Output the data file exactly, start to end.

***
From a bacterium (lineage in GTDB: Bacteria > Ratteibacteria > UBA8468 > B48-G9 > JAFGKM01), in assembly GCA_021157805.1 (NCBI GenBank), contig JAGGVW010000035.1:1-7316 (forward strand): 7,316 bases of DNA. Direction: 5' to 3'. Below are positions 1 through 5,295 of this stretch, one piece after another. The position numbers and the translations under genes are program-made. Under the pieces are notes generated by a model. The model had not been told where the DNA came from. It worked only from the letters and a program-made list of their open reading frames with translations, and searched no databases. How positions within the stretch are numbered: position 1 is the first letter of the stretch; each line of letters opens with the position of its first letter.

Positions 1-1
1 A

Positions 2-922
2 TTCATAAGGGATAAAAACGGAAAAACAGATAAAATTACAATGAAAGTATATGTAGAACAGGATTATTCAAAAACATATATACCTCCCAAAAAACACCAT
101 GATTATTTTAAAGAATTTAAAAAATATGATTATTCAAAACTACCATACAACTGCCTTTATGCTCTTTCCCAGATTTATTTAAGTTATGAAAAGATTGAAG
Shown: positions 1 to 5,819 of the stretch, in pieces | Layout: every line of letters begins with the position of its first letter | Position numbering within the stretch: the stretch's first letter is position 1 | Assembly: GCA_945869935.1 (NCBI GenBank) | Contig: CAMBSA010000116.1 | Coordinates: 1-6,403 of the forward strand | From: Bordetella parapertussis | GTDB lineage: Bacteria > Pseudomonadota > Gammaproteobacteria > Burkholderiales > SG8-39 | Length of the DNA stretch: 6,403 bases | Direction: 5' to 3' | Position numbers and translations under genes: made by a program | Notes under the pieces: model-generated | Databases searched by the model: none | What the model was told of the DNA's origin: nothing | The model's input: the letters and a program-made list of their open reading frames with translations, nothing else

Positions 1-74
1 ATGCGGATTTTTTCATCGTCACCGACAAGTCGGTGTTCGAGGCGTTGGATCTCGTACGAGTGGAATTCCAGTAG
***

From a bacterium (lineage in GTDB: Bacteria > Ratteibacteria > UBA8468 > B48-G9 > JAFGKM01), in assembly GCA_021157805.1 (NCBI GenBank), contig JAGGVW010000035.1:1-7316 (forward strand): 7,316 bases of DNA. Direction: 5' to 3'. Below are positions 1 through 5,295 of this stretch, one piece after another. The position numbers and the translations under genes are program-made. Under the pieces are notes generated by a model. The model had not been told where the DNA came from. It worked only from the letters and a program-made list of their open reading frames with translations, and searched no databases. How positions within the stretch are numbered: position 1 is the first letter of the stretch; each line of letters opens with the position of its first letter.

Positions 1-1
1 A

Positions 2-922
2 TTCATAAGGGATAAAAACGGAAAAACAGATAAAATTACAATGAAAGTATATGTAGAACAGGATTATTCAAAAACATATATACCTCCCAAAAAACACCAT
101 GATTATTTTAAAGAATTTAAAAAATATGATTATTCAAAACTACCATACAACTGCCTTTATGCTCTTTCCCAGATTTATTTAAGTTATGAAAAGATTGAAG
Shown: positions 1 to 5,819 of the stretch, in pieces | Layout: every line of letters begins with the position of its first letter | Position numbering within the stretch: the stretch's first letter is position 1 | Assembly: GCA_945869935.1 (NCBI GenBank) | Contig: CAMBSA010000116.1 | Coordinates: 1-6,403 of the forward strand | From: Bordetella parapertussis | GTDB lineage: Bacteria > Pseudomonadota > Gammaproteobacteria > Burkholderiales > SG8-39 | Length of the DNA stretch: 6,403 bases | Direction: 5' to 3' | Position numbers and translations under genes: made by a program | Notes under the pieces: model-generated | Databases searched by the model: none | What the model was told of the DNA's origin: nothing | The model's input: the letters and a program-made list of their open reading frames with translations, nothing else

Positions 1-74
1 ATGCGGATTTTTTCATCGTCACCGACAAGTCGGTGTTCGAGGCGTTGGATCTCGTACGAGTGGAATTCCAGTAG